It is pretty easy to collaborate with close colleagues, it gets much trickier when we need to collaborate across boundaries. It can even get downright painful!
Today, I am excited to share an example of collaboration across boundaries to ensure future success. The Minnesota State system of colleges and universities announced at today’s Board of Trustee meeting that we will guarantee admission to students who students who complete the Minnesota Transfer Curriculum and earn a minimum 2.0 GPA* in an Associate of Arts (AA) degree from any Minnesota State college to every one of our seven Minnesota State universities with junior year status.
This required collaboration across multiple boundaries, including; community and technical colleges, state universities, administrators, faculty, labor organizations, local admissions offices, system office leaders and just a whole bunch of individuals with strong opinions.
As Dan Sanker highlights in his book, Collaborate! The Art of We, collaboration like this is required for success in the complex and competitive world we face in higher education (and all fields.)
I was not a part of the work to develop the admissions guarantee collaboration but I imagine it contained most of the elements that Sanker describes as essential for successful collaboration:
- Ongoing communication – even when it gets tough
- Willing participation – not up front agreement but a willingness to explore
- Brainstorming – open to alternative ideas
- Teamwork – all must participate
- A common purpose – the crucial starting point that requires clarification and alignment
- Trust – requires both time and demonstrated behavior
- A plan – turn ideas to action
- A diverse group – provides the unique perspectives to develop innovative ideas and action
- Mutual respect – foundation for work
- A written agreement – creates a shared understanding
- Effective leadership – not just a single title but actions to keep the group focused and help when the process goes off-track
Each of us are responsible for creating the conditions that will support collaborative efforts on our teams and across work groups on our campuses. Sanker’s list can help our teams avoid getting stuck on the barbed wire fences that pop up at work.
Posted in Accountability, build organizational talent, building teams, Developing Capacity, higher education, Leadership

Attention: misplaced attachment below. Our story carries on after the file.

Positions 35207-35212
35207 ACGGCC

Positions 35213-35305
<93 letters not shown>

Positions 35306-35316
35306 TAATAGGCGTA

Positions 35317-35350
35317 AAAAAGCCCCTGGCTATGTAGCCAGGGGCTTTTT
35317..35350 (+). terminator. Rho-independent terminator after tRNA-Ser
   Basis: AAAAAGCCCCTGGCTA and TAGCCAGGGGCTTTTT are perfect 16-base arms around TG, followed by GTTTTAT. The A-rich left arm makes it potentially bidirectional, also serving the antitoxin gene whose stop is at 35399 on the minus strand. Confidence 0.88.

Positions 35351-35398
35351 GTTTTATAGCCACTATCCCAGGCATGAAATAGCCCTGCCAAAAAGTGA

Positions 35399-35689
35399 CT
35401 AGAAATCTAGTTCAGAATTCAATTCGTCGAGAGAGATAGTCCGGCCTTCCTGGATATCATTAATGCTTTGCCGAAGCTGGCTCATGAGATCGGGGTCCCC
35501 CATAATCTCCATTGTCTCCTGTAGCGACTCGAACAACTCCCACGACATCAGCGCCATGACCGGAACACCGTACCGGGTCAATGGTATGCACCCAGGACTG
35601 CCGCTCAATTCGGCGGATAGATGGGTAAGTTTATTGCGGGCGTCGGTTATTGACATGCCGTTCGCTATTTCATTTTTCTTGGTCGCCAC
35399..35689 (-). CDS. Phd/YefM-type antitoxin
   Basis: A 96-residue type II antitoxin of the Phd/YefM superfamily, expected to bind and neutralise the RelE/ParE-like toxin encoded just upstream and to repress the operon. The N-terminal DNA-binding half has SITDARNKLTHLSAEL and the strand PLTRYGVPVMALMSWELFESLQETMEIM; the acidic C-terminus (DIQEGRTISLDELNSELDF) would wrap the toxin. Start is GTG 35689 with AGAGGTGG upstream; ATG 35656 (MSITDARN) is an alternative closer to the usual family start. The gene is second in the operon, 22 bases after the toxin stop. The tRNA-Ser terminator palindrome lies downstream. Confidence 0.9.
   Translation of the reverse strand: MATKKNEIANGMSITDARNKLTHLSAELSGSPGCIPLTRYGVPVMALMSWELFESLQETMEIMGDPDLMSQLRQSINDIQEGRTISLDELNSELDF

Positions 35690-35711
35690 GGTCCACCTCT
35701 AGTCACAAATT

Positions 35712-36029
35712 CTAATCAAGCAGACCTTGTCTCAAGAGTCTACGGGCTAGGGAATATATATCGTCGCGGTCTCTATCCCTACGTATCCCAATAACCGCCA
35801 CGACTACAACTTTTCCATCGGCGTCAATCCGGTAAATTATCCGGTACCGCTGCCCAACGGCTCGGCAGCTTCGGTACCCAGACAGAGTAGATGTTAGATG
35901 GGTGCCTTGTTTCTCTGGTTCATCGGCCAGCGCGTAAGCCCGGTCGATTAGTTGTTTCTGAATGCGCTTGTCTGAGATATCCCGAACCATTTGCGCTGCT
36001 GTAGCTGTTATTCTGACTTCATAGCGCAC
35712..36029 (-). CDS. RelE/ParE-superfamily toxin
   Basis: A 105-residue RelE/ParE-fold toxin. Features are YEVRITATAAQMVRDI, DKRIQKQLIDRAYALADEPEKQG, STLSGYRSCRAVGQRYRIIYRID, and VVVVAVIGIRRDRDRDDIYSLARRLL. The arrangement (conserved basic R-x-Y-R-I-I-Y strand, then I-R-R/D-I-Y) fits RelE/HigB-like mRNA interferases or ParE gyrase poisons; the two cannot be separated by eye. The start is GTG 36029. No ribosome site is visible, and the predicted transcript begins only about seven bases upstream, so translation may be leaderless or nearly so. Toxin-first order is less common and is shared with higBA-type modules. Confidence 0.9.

Tagged accountability, Capacity, collaboration, communication, diversity, higher education, innovation, Leadership
One way and another, risk-taking has been on my mind a lot recently. As we’re looking at building organizational capacity, part of the definition is “engaging and supporting appropriate risk-taking.” Here are a couple examples of what that might mean for day-to-day leadership.
From a project management perspective, leaders need to identify potential risks, decide how likely they are and how much impact they’d have, and then decide what to do about them. Avoiding all risks isn’t practical, or even possible. Appropriate risk taking means deciding on the right approach:
- Avoid – take intentional action to ensure the situation does not occur
- Transfer – hire someone else to manage the risk (for example, ask a third party vendor to complete the project)
- Accept – acknowledge there is nothing to be done and deal with the situation if it occurs
- Mitigate – take steps to minimize the likelihood and/or severity of the situation
Another way to look at risk-taking is part of the hiring process. The human tendency toward a zero-risk bias means that leaders might not be willing to take an appropriate risk on a candidate who could bring new viewpoints, background and perspectives to the role. There can be a tendency to look for a candidate who is similar to the previous successful incumbent, or to others on the work team.
Where have you encountered risk-taking in your leadership, and how did you decide what was appropriate?
Dee Anne Bonebright
In one month high divers from around the world will be competing at the summer Olympics in Rio. If I was one of those divers I would hope that the leaders in Rio have done the work needed to build deep pools, even though these Olympics are facing budget, political, economic, environmental and workplace challenges.
Our organizations also need deep pools of talent to be successful when facing a future of changing demographics, fluid governmental demands, volatile customer expectations and a diminishing workforce. Creating individual development plans (IDPs) and continually developing your own people helps leaders fill their talent pools and keep their people engaged with the organization.
Paula Asinof, a leadership consultant, provides tips on how to use IDPs to fill your talent pool in her article, IDPs: Talent Development’s Superglue, in the January 2016 TD magazine.
- Start with a gap analysis and ask each employee:
- where are your talents now?
- what talents need to be developed or do you want to develop?
- Craft only one to three goals based on the answers (see previous post on SIMple Goals)
- Utilize a wide range of development opportunities:
- on-the-job experience
- development-focused work assignmnets
- interim assignments
- temporary assignmnets
- Focus on outcomes and provide regular check-ins
Overall the IDPs you develop with your people need to be simple, clear and realistic. It isn’t the Olympics but a deep talent pool can help you win during challenging times.
Best of 2015, first published on January, 2015
The holiday season can be exhilarating and fulfilling as we take time to connect with family and friends. On the other hand we can also end up feeling drained and overextended. This post reminds me of the importance of assessing where I am and where I want to be as we wrap up 2015. –Todd Thorsgaard